Open Access

Genetic variant rs17225178 in the ARNT2 gene is associated with Asperger Syndrome

Molecular Autism20156:9

DOI: 10.1186/s13229-015-0009-0

Received: 29 July 2014

Accepted: 12 February 2015

Published: 27 February 2015

Abstract

Background

Autism Spectrum Conditions (ASC) are neurodevelopmental conditions characterized by difficulties in communication and social interaction, alongside unusually repetitive behaviours and narrow interests. Asperger Syndrome (AS) is one subgroup of ASC and differs from classic autism in that in AS there is no language or general cognitive delay. Genetic, epigenetic and environmental factors are implicated in ASC and genes involved in neural connectivity and neurodevelopment are good candidates for studying the susceptibility to ASC. The aryl-hydrocarbon receptor nuclear translocator 2 (ARNT2) gene encodes a transcription factor involved in neurodevelopmental processes, neuronal connectivity and cellular responses to hypoxia. A mutation in this gene has been identified in individuals with ASC and single nucleotide polymorphisms (SNPs) have been nominally associated with AS and autistic traits in previous studies.

Methods

In this study, we tested 34 SNPs in ARNT2 for association with AS in 118 cases and 412 controls of Caucasian origin. P values were adjusted for multiple comparisons, and linkage disequilibrium (LD) among the SNPs analysed was calculated in our sample. Finally, SNP annotation allowed functional and structural analyses of the genetic variants in ARNT2. We tested the replicability of our result using the genome-wide association studies (GWAS) database of the Psychiatric Genomics Consortium (PGC).

Results

We report statistically significant association of rs17225178 with AS. This SNP modifies transcription factor binding sites and regions that regulate the chromatin state in neural cell lines. It is also included in a LD block in our sample, alongside other genetic variants that alter chromatin regulatory regions in neural cells.

Conclusions

These findings demonstrate that rs17225178 in the ARNT2 gene is associated with AS and support previous studies that pointed out an involvement of this gene in the predisposition to ASC.

Keywords

Autism spectrum conditions (ASC) Asperger Syndrome (AS) Aryl-hydrocarbon receptor nuclear translocator 2 (ARNT2) Single nucleotide polymorphisms (SNPs)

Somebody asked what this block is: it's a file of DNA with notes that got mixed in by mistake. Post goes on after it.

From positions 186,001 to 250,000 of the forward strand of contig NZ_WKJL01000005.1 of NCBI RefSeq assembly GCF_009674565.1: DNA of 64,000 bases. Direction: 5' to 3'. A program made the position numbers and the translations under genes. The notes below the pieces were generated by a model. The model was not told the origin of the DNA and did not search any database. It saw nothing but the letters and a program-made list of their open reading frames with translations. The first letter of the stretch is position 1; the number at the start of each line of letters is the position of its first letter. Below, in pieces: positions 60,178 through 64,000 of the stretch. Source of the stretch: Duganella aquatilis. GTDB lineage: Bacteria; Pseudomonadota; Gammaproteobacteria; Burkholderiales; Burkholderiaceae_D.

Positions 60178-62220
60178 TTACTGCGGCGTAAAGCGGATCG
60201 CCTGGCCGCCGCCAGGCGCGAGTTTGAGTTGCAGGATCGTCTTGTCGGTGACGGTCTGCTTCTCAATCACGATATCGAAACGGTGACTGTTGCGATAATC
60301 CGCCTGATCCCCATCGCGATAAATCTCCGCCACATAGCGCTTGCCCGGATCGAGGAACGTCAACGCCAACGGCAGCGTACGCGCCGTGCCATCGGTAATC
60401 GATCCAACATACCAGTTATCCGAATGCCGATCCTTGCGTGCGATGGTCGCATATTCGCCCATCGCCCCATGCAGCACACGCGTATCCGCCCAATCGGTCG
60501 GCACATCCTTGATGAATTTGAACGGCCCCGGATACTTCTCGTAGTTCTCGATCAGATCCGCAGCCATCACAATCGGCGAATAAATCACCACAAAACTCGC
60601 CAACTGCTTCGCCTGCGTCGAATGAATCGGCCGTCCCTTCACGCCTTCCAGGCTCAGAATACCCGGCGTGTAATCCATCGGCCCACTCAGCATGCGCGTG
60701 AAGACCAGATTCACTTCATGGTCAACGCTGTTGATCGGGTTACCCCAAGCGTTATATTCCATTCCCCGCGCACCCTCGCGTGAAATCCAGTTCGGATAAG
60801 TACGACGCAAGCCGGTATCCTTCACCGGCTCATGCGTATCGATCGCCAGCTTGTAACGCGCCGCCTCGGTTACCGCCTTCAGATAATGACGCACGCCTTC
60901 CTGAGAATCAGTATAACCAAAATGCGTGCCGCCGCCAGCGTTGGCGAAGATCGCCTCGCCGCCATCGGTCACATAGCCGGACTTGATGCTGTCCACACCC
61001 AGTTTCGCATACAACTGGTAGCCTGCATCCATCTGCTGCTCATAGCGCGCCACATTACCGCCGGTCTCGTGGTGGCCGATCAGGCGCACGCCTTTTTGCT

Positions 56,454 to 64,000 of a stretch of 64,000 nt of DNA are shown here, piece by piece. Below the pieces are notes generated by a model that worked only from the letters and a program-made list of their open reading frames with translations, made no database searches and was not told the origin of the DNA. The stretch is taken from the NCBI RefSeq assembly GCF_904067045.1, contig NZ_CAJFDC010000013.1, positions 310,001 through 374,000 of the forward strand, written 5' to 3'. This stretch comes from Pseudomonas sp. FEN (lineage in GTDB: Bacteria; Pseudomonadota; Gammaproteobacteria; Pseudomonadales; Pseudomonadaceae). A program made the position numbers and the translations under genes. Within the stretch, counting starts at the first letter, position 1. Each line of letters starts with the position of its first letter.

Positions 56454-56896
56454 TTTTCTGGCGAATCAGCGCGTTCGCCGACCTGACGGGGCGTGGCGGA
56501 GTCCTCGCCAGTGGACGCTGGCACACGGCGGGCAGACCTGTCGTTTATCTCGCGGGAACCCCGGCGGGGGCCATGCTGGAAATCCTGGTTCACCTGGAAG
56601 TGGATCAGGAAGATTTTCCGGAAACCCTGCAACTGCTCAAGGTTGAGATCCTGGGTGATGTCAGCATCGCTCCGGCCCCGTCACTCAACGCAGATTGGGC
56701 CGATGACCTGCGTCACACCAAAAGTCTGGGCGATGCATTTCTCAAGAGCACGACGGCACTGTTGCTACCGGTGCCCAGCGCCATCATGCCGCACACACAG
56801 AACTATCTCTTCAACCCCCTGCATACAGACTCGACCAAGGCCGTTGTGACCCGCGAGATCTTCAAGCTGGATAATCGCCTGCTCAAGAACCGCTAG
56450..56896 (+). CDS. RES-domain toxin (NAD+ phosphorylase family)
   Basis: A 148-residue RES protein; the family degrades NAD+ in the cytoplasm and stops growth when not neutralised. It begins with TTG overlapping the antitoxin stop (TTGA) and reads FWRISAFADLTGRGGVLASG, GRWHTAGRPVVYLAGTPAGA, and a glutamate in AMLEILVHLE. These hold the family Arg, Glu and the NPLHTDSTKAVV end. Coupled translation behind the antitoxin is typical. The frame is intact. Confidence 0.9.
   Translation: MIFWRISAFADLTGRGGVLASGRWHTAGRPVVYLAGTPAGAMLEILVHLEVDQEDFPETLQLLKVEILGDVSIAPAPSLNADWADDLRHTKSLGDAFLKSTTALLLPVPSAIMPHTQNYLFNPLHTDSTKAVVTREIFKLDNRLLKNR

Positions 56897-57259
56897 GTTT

Background

Autism Spectrum Conditions (ASC) are a group of neurodevelopmental conditions defined by difficulties in communication and social interaction, alongside unusually repetitive behaviours and narrow interests. Asperger Syndrome (AS) is a subtype of these conditions, where there is no delay in language or cognitive development [1]. The incidence of ASC in the general population is approximately 1 in 100 [2]. Male:female sex ratios of 9:1 and 4:1 are observed in individuals with AS [3] and classic autism [4], respectively, although the true sex ratio in AS may be closer to the sex ratio in classic autism because of under-detection of AS in females [5]. ASC are heritable [6,7] and multifactorial conditions, where genetic, epigenetic and environmental factors are involved [8,9].

ASC are neurodevelopmental in origin, and accordingly, genes involved in neural development and connectivity are good candidate genes for studying the genetics of these conditions [10,11]. The aryl-hydrocarbon receptor nuclear translocator 2 (ARNT2) gene encodes a transcription factor of the basic helix-loop-helix (bHLH)-Per-ARNT-Sim (PAS) family, which is mainly expressed in the kidney and central nervous system [12,13]. ARNT2 dimerizes with the hypoxia-inducible factor-1α (HIF-1α) and regulates cellular responses to hypoxia [14]. It also dimerizes with single-minded homolog 1 (SIM1) and participates in the development of paraventricular and supraoptic nuclei in mice [15]. Variants in the SIM1 gene have been associated with obesity in humans and have been shown to reduce transcriptional activity of SIM1 combined with ARNT2. Interestingly, 11 individuals carrying these variants have reported atypical behaviours, such as ASC [16]. SIM1 controls the expression of methyl CpG binding protein 2 (MECP2) gene, which is disrupted in individuals with Rett Syndrome who display autistic features [17]. Mecp2 mouse models show typical features of Rett Syndrome [18,19], and knockout mice with a deletion of Mecp2 in Sim1-expressing neurons display altered social behaviour [20]. Heterozygous Arnt2 mutant mice lack secretory neurons in paraventricular and supraoptic nuclei, implicating the involvement of ARNT2 in neurodevelopmental processes [21]. Arnt2 and Sim1 are also involved in long-range axonal guidance and hence lay down the connections between the hypothalamus and the spinal cord in zebrafish [22]. ARNT2 is a transcription factor in mouse hippocampus [23] and regulates the brain-derived neurotrophic factor (Bdnf) gene that controls neural activity and is related to several human neurodevelopmental conditions [24]. A recent study by Lin and colleagues proposed a role of ARNT2 in the predisposition to ASC. They tested the levels of expression of candidate genes for ASC in neural aggregates in human stem cell models (comparable to a telencephalon in the early stages of development) after heat shock and they observed an alteration of ARNT2 expression [25]. One study reported a missense mutation in ARNT2 in individuals with ASC [26] and a previous study from our laboratory identified nominal associations between single nucleotide polymorphisms (SNPs) rs3901896 and rs4778599 with AS and autistic traits, respectively [27]. A recent study has reported nominally significant association for SNPs in ARNT2 and SIM1 with autistic traits in a general population sample [28].